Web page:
Publications

Section Newsletter Articles on Workers' Compensation Law

The Illinois Workers’ Compensation Act provides only one mechanism under which an arbitrator can recall a decision By Emily E. Borg Workers' Compensation Law, March 2009 The holding in Smalley Steel Ring Company v. Illinois Workers’ Compensation Commission begs the question as to who maintains jurisdiction over a workers’ compensation claim after a decision has been issued by an Arbitrator, but before the 30 days in which to file an appeal to the Commission has expired.
Interview with Arbitrator Jennifer Teague, January 8, 2009 By Robert C. Nelson Workers' Compensation Law, March 2009 Get to know more about Arbitrator Jennifer Teague.
Interview with Chairman Amy Masters By Richard D. Hannigan Workers' Compensation Law, March 2009 Get to know about Amy Masters, chairperson of the Illinois Workers' Compensation Commission.
Undocumented worker is awarded permanent total disability benefits By Kevin S. Botha Workers' Compensation Law, March 2009 In a landmark decision, Economy Packing Co v. Illinois Workers’ Compensation Comm’n, the Appellate Court affirmed an order from the Circuit Court of Cook County which confirmed the decision of the Illinois Workers’ Compensation Commission that awarded the Petitioner permanent total disability benefits pursuant to the Workers’ Compensation Act.
Workers’ Compensation liens and employer’s uninsured motorist coverage By Brad E. Bleakney Workers' Compensation Law, March 2009 The Illinois Supreme Court rarely decides a workers’ compensation lien case, so attorneys should take the time to study these recent 5(b) lien decisions involving uninsured motorist coverage.  
Claimant not entitled to TTD when terminated for cause: The Interstate Scaffolding case By Lindsey S. Strom Workers' Compensation Law, December 2008 The Interstate Scaffolding case is currently the hot topic in the world of Workers’ Compensation.
The Commission does not have the power to award permanent partial disability and permanent total disability when the injuries arise out of the same accident By Joseph Mulvey Workers' Compensation Law, December 2008 In Beelman Trucking v. Workers’ Compensation Comm’n, 886 N.E.2d 479 (5th Dist., 2008), the Fifth District addressed three issues: (1) whether Petitioner was entitled to an award of PPD under section 8(e)(10) and PTD under section 8(e)(18); (2) whether Petitioner was entitled to a voice activated computer system under section 8(a); and (3) whether Petitioner was entitled to reimbursement under section 8(a) for increased car insurance premiums related to the handicap modifications endorsement.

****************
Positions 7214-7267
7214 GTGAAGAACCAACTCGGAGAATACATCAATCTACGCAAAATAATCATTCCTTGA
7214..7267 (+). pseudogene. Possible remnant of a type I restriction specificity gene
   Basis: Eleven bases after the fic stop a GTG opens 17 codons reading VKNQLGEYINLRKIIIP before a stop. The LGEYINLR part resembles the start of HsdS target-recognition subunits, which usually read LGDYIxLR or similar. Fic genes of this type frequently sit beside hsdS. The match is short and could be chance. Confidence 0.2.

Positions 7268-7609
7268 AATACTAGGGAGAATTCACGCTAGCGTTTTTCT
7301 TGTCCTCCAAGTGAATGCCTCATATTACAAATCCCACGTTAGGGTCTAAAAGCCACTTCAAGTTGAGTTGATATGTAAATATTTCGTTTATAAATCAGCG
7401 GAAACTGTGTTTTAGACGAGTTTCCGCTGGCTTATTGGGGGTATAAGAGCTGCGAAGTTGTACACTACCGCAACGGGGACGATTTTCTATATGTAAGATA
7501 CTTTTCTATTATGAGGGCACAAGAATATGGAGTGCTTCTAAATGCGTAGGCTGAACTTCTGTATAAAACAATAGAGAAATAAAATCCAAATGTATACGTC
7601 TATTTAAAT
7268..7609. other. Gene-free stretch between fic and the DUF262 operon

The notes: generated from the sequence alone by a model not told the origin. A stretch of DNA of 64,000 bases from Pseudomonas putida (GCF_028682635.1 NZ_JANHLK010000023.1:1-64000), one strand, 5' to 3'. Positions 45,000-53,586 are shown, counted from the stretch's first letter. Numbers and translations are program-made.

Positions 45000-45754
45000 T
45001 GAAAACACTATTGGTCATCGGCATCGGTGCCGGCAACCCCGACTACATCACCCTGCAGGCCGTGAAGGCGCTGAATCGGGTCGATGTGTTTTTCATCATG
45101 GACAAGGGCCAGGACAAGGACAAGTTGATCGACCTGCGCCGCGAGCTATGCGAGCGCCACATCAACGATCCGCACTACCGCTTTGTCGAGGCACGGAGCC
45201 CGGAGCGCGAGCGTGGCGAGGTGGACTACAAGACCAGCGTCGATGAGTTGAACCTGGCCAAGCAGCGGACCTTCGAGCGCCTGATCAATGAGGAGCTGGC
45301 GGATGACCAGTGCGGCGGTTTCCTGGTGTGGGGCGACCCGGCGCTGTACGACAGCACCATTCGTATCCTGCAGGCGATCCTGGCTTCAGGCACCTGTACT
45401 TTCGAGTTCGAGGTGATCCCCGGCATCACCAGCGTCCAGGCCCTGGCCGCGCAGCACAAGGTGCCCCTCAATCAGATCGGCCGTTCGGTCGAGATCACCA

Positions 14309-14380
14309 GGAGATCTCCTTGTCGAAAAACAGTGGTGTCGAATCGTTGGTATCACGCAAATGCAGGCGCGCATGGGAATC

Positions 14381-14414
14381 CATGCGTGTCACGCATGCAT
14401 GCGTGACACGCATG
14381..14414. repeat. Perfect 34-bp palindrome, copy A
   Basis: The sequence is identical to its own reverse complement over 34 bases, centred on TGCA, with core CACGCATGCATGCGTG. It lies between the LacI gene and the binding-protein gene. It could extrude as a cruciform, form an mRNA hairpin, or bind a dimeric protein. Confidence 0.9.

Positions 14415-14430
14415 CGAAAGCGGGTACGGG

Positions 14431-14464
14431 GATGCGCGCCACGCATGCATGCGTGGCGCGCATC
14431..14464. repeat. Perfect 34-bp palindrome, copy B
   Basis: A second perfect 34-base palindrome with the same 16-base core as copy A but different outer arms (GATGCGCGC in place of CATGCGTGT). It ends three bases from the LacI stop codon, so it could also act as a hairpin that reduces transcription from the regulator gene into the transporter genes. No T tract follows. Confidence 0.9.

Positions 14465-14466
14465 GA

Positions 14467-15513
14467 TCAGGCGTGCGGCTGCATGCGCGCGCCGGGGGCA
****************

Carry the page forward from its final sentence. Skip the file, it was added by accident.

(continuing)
Full-time employee’s overtime to be included in average weekly wage calculation when less than 40 regular hours are worked in a week By Christopher K. Triska Workers' Compensation Law, December 2008 Based on the finding in Airborne Exp., Inc. v. Illinois Workers’ Compensation Com’n, we have all grown accustomed to simply ignoring and excluding overtime wages indicated in wage statements when the overtime is not mandatory or a consistent part of an employee’s work week. Airborne Exp., Inc. v. Illinois Workers’ Compensation Com’n, 865 N.E.2d 979 (1st Dist. 2007).
Illinois Workers Compensation Annual Report 2007 By Brad E. Bleakney Workers' Compensation Law, December 2008 On October 2, 2008, the Commission released its Annual Report of Operations.
Interview with Arbitrator Gerald Jutila October 31, 2008/November 13, 2008 By Richard D. Hannigan Workers' Compensation Law, December 2008 Hannigan: First, I’d like to thank you for allowing me to sit down with you. How are you doing today?
IWCC expands employer’s obligation to include unrelated medical treatment By Mark Cosimini Workers' Compensation Law, December 2008 There are two aspects of every Workers’ Compensation claim which have remained constant for decades.
Making a list and checking it twice By Chris Gullen Workers' Compensation Law, December 2008 Parties to personal injury claims of Medicare beneficiaries who continue ignoring their duties under federal law could get a wake up call next year.
Mandatory overtime and average weekly wage By Brad E. Bleakney Workers' Compensation Law, December 2008 The 18-year battle over including or excluding overtime hours in the calculation of average weekly wage continues to rage.
Appellate court affirms the award of travel expenses to petitioner for travel to and from a treating physician By Kevin S. Botha Workers' Compensation Law, September 2008 In a recent Rule 23 decision, the appellate court affirmed the judgment of the circuit court that confirmed the decision of the Illinois Workers’ Compensation Commission awarding travel expenses to Petitioner for travel to and from the Petitioner’s treating physician.
Borrowing employer to reimburse loaning employer for workers’ compensation benefits paid By Shaun M. Falvey Workers' Compensation Law, September 2008 In Surestaff, Inc. v. Open Kitchens, Inc., (No.1-06-3225), Fifth Division (July 25, 2008), the appellate court held that the jury was properly instructed that a borrowing employer within the meaning of §305/1(a)(4) of the Workers’ Compensation Act (“the Act”) bears the burden of proving the existence of an agreement by a loaning employer to waive its right to reimbursement from the borrowing employer for workers’ compensation benefits paid to a temporary employee.
Editor’s notes By Richard D. Hannigan Workers' Compensation Law, September 2008 Workers' Compensation updates from Editor Rich Hannigan.